AMD took to the virtual stage today to unveil its next-generation GPU offerings based on RDNA 2 architecture that is built on the 7nm process. The firm announced a trio of Radeon RX 6000 series GPUs that aim to go against Nvidia’s latest RTX 30 series offerings, promising higher performance per watt. During the presentation, the company also mentioned that it worked with Microsoft to optimize the architecture with technologies like DirectStorage API and more.

Now, Microsoft has explained through a blog post how its next-generation gaming consoles, the Xbox Series X and Series S, will integrate with the RDNA 2 architecture to leverage all the capabilities announced by AMD today, to deliver a “level of power, performance and compatibility never before seen in console gaming, powered by AMD’s latest “Zen 2” and RDNA 2 architectures”. These benefits include hardware-accelerated DirectX Raytracing, Mesh Shaders, Sampler Feedback from the Xbox Velocity Architecture, and Variable Rate Shading.

The Redmond firm says that it has been working with AMD from the initial development phases of the Xbox Series X|S, and that it “chose to wait for the most advanced technology” from AMD before finalizing its architecture. It has worked to improved NPC intelligence and visuals through machine learning.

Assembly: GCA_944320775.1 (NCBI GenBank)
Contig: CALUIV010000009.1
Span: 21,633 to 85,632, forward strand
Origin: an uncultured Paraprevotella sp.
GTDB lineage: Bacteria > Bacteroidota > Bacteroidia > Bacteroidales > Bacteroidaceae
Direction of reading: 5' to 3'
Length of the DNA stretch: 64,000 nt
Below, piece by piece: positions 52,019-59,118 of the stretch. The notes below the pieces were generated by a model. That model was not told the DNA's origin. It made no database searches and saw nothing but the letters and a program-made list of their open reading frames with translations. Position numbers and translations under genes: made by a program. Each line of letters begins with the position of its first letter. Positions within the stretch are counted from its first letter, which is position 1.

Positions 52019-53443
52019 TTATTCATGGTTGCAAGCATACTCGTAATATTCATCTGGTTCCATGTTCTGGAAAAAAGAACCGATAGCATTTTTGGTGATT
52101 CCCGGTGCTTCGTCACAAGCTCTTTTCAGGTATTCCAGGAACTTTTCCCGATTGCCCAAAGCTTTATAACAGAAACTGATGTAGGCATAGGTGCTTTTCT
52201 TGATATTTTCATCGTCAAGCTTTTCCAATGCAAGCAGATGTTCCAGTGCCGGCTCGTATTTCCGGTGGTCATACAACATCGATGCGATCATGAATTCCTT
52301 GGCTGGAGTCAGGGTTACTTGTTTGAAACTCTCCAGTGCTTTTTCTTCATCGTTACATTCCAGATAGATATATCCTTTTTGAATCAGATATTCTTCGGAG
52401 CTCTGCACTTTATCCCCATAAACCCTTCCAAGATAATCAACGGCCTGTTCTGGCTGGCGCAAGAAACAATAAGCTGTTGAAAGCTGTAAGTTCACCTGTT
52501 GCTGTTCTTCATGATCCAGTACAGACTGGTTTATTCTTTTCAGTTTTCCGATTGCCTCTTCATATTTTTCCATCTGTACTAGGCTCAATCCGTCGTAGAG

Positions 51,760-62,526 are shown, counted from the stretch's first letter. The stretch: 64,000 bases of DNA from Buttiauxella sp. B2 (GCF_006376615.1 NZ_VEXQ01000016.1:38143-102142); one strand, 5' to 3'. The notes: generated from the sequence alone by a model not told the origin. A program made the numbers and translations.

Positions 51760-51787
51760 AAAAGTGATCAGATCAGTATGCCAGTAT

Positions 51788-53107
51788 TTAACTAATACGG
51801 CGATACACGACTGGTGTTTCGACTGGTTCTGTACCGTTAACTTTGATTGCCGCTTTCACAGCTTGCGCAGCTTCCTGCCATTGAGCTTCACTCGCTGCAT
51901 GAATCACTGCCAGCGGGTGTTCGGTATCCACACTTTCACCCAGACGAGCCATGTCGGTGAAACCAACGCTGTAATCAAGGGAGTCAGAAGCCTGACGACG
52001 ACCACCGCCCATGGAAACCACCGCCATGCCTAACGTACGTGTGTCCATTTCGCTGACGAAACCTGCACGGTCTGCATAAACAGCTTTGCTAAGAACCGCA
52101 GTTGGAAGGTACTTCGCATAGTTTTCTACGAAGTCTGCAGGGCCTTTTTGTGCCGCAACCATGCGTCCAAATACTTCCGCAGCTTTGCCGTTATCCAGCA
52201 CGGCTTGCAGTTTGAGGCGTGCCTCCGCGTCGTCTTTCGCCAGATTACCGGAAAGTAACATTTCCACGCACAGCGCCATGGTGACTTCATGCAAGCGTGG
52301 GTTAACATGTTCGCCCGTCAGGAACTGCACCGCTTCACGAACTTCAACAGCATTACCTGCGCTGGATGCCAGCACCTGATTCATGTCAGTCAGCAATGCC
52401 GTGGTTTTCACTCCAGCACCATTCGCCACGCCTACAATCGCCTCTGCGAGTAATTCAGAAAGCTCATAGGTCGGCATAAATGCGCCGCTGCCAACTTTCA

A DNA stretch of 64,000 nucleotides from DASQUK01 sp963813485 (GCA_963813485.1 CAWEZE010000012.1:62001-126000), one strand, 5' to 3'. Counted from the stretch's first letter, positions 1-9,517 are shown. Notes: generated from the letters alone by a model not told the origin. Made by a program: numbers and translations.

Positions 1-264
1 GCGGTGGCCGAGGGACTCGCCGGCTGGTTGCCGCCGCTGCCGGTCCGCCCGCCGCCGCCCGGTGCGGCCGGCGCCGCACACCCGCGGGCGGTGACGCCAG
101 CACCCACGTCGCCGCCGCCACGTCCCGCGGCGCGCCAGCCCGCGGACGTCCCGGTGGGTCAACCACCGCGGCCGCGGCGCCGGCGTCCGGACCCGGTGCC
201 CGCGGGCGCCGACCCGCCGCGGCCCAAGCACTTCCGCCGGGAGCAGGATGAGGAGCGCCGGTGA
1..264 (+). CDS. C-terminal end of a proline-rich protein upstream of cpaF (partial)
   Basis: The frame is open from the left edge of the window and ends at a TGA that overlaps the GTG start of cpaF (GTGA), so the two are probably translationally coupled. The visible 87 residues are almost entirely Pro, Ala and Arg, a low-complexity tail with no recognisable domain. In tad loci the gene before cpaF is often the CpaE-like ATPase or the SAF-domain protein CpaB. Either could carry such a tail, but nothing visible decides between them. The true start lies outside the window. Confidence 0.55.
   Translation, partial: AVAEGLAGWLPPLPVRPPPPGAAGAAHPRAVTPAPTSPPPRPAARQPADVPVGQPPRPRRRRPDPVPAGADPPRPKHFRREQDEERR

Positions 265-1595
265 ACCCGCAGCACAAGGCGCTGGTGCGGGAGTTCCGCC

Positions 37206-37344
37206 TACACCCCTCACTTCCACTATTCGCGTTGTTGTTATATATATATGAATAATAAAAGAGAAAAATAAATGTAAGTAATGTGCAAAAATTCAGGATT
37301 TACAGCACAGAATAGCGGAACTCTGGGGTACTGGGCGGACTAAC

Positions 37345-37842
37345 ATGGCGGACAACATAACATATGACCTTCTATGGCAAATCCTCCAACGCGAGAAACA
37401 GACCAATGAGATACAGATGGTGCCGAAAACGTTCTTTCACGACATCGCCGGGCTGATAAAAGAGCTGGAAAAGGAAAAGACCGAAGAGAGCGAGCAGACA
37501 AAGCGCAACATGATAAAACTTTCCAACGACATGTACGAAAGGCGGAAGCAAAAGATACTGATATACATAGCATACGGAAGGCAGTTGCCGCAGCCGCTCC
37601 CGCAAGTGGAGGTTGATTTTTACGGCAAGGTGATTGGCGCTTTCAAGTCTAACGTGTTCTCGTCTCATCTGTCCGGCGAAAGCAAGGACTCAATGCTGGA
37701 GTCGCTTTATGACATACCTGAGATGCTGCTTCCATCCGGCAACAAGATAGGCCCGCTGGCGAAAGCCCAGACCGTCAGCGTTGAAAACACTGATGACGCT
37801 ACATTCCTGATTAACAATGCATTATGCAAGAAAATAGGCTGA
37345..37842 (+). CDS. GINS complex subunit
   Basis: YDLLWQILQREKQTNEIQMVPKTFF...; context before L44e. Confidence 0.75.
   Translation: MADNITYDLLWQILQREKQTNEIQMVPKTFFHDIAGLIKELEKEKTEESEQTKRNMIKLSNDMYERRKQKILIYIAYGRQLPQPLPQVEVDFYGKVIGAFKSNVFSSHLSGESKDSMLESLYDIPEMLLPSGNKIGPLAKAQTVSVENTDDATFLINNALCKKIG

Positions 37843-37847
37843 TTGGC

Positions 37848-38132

The firm is also working to bring ML-powered super resolution to the consoles as well, a possible rival to Nvidia’s DLSS 2.0 supersampling method, to the Xbox consoles. All these technologies, the company says, allows the consoles to achieve high quality, high fidelity visuals with realistic shadows and reflections.

Along with bringing these technologies and capabilities to the console, Microsoft says that it is also working with AMD to bring these benefits to the PC, which will provide developers a “common set of features” when developing games across the PC and console platforms. Other improvements from AMD such as Smart Access Memory – that allows full GPU memory access to Ryzen 5000 series CPUs – will further improve performance on the PC.

Microsoft’s post is interesting because the PlayStation 5 also features a custom RDNA 2 architecture-based GPU running alongside a Zen 2-based CPU. It will be fascinating to see what benefits the Xbox consoles can bring to overall performance thanks to the “full” hardware-level integration with the RDNA 2 architecture.